Irritable bowel syndrome (IBS) and endometriosis are both chronic conditions that can cause similar symptoms like abdominal pain, bloating, and cramping. Despite the similar symptoms, however, endometriosis and IBS are different conditions, with different causes, that require different treatments.

Since both conditions are difficult to diagnose, their similar symptoms often mean that IBS is misdiagnosed instead of endometriosis. 

This article discusses the symptoms, causes, similarities, and differences of endometriosis and IBS and the treatment options for both. 

What Is Irritable Bowel Syndrome? 

IBS is a chronic intestinal disorder that affects 14-24% of women in the US. Although it is a chronic condition, meaning it persists or recurs over a long period of time, not all patients experience severe symptoms. 

The most common symptoms include abdominal pain, bloating, cramping, diarrhea, constipation, and changes in bowel behavior. Upper abdominal pain, discomfort after eating, increased gas, nausea, and mucus in stools are also common with IBS. 

What Is Endometriosis?

Endometriosis occurs when tissue similar to the endometrium (the inner lining of the uterus) grows outside the uterus. Although most commonly found on the ovaries and fallopian tubes, endometrial-like tissue can also grow on the bladder, bowel, intestines, and rectum. 

Because endometrial-like tissue responds to hormone changes like the endometrium, women with endometriosis commonly experience increased pelvic pain, bloating, and cramping before menstruation, as well as heavy menstrual bleeding, and spotting between periods. When the growth of endometrial-like tissue affects the bladder and bowel, symptoms can also include diarrhea, constipation, and frequent urination. 

Statistics show that endometriosis affects approximately 11% of women aged between 14 and 44, but the percentage is thought to be far higher due to underreporting of symptoms and difficulties in diagnosing. 

What Causes IBS?

The exact cause of IBS is unknown; however, research indicates that several factors play a role. These include stress, oversensitive nerves in the intestines, food passing through the digestive tract either too quickly or too slowly due to muscle contractions in the intestines, or an infection from an intestinal virus or bacteria. Scientists also suspect that IBS could be passed down through family genetics.  

What Causes Endometriosis?

Similar to IBS, the cause of endometriosis is also unknown. Although several theories exist, the most widely accepted suggestion is that endometriosis is genetically passed down through female members of a family. This essentially means that endometrial-like cells outside the uterus could form during fetal development, only becoming susceptible to hormone fluctuations once menstruation starts.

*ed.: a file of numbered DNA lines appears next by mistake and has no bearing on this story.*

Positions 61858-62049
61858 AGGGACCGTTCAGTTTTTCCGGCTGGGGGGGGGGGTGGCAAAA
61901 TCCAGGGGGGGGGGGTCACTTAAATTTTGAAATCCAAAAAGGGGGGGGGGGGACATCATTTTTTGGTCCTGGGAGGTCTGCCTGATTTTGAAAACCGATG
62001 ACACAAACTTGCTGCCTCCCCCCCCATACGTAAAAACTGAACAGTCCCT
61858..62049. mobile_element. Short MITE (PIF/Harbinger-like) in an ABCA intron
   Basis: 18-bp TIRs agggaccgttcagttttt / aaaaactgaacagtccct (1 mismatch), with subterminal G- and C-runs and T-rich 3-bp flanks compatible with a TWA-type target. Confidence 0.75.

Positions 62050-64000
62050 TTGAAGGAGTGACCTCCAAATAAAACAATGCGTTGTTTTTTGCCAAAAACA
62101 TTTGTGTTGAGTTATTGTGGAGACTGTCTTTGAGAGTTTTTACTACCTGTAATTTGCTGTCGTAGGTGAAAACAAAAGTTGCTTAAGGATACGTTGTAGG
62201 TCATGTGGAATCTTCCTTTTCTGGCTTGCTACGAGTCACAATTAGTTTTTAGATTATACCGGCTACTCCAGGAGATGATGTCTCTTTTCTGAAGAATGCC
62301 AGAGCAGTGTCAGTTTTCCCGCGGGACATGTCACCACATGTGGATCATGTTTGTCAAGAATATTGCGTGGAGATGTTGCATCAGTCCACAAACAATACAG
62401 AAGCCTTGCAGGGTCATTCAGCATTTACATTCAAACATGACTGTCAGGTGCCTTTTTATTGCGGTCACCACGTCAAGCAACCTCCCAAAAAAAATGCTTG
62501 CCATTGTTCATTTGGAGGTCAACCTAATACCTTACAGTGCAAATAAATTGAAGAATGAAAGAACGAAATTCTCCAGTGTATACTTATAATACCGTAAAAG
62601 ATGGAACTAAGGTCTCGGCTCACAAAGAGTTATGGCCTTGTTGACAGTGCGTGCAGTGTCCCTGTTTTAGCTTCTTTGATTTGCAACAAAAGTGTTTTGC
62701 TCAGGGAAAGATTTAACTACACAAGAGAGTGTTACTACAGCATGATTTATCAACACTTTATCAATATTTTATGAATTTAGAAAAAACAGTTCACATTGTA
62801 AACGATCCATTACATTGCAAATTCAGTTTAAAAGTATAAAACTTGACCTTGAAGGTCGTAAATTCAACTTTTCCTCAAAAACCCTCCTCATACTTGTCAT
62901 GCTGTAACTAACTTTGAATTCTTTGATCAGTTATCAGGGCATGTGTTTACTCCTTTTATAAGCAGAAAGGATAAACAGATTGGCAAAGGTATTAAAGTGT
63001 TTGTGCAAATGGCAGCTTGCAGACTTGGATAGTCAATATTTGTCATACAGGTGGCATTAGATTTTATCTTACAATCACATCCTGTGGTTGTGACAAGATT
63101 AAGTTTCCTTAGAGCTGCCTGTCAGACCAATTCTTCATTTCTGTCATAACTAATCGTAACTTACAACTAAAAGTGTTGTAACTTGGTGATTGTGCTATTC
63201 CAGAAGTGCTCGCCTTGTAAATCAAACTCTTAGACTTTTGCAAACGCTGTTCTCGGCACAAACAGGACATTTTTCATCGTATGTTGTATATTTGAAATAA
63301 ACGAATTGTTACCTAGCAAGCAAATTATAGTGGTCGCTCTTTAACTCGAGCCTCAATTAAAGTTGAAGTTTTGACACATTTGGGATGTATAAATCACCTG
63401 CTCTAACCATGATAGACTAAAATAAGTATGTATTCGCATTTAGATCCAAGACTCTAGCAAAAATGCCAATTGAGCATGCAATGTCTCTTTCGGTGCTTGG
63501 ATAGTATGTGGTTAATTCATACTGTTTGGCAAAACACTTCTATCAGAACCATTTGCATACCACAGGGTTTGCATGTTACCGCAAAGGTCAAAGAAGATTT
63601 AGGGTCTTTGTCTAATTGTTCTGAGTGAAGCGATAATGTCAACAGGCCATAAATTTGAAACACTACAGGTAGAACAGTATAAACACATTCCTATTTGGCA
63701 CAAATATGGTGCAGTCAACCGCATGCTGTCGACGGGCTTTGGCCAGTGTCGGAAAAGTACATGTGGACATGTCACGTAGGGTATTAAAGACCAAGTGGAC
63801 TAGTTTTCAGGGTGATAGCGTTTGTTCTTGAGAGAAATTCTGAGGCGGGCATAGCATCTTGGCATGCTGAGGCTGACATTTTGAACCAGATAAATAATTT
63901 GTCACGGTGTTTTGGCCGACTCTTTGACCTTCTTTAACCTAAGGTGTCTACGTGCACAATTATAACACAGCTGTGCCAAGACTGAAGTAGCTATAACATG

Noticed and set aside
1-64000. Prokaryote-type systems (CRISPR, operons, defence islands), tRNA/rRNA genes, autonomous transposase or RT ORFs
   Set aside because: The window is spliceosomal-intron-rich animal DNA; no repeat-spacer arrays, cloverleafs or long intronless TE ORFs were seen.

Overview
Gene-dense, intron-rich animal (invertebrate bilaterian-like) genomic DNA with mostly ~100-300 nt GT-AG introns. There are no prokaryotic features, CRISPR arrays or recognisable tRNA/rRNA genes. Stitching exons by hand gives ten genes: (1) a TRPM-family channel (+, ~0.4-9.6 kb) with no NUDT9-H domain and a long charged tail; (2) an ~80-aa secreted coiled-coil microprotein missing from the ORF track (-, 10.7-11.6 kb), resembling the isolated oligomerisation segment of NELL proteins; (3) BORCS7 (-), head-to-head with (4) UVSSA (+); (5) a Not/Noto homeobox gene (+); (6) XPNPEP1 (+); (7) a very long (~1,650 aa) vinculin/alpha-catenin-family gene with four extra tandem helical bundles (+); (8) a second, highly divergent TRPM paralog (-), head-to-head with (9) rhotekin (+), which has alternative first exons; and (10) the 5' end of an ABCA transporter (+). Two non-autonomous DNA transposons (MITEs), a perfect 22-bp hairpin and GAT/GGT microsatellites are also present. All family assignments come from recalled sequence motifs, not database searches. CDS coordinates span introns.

Since endometriosis is asymptomatic for some and mild for others, many women don’t realize that they have endometriosis until getting pregnant proves difficult.   

Symptoms Common to IBS and Endometriosis

Abdominal pain, bloating, cramping, diarrhea, and constipation are symptoms that are common to both endometriosis and IBS. Given that the cause of both conditions is unknown and both are notoriously difficult to diagnose, these common symptoms often lead to a misdiagnosis of IBS instead of endometriosis.  

For this reason, it’s helpful to understand the unique symptoms of both conditions and be knowledgeable enough to mention them during consultations with your healthcare practitioner. Endometriosis and IBS are chronic conditions that require long-term management, so it is imperative that the correct diagnosis and treatment are prescribed to alleviate symptoms.    

What Triggers IBS? 

Food and stress appear to be triggers for IBS. That said, IBS is not believed to be caused by food allergies or stress. However, certain foods and high-stress levels are thought to increase the severity of symptoms. Foods known to trigger IBS symptoms include beans, cabbage, coffee, chocolate, carbonated drinks, citrus fruits, milk, and wheat products.  

What Triggers Endometriosis Flare-ups?

Endometriosis flare-ups are essentially driven by estrogen. In the same way that the endometrium (inner lining of the uterus) reacts to hormone fluctuations during the menstrual cycle, so too does any endometrial-like tissue growing outside the uterus. 

This means that it swells during estrogen surges around the time of ovulation, breaks down before menstruation when estrogen and progesterone levels decline, and bleeds during menstruation. 

IBS and Endometriosis: Are they Linked?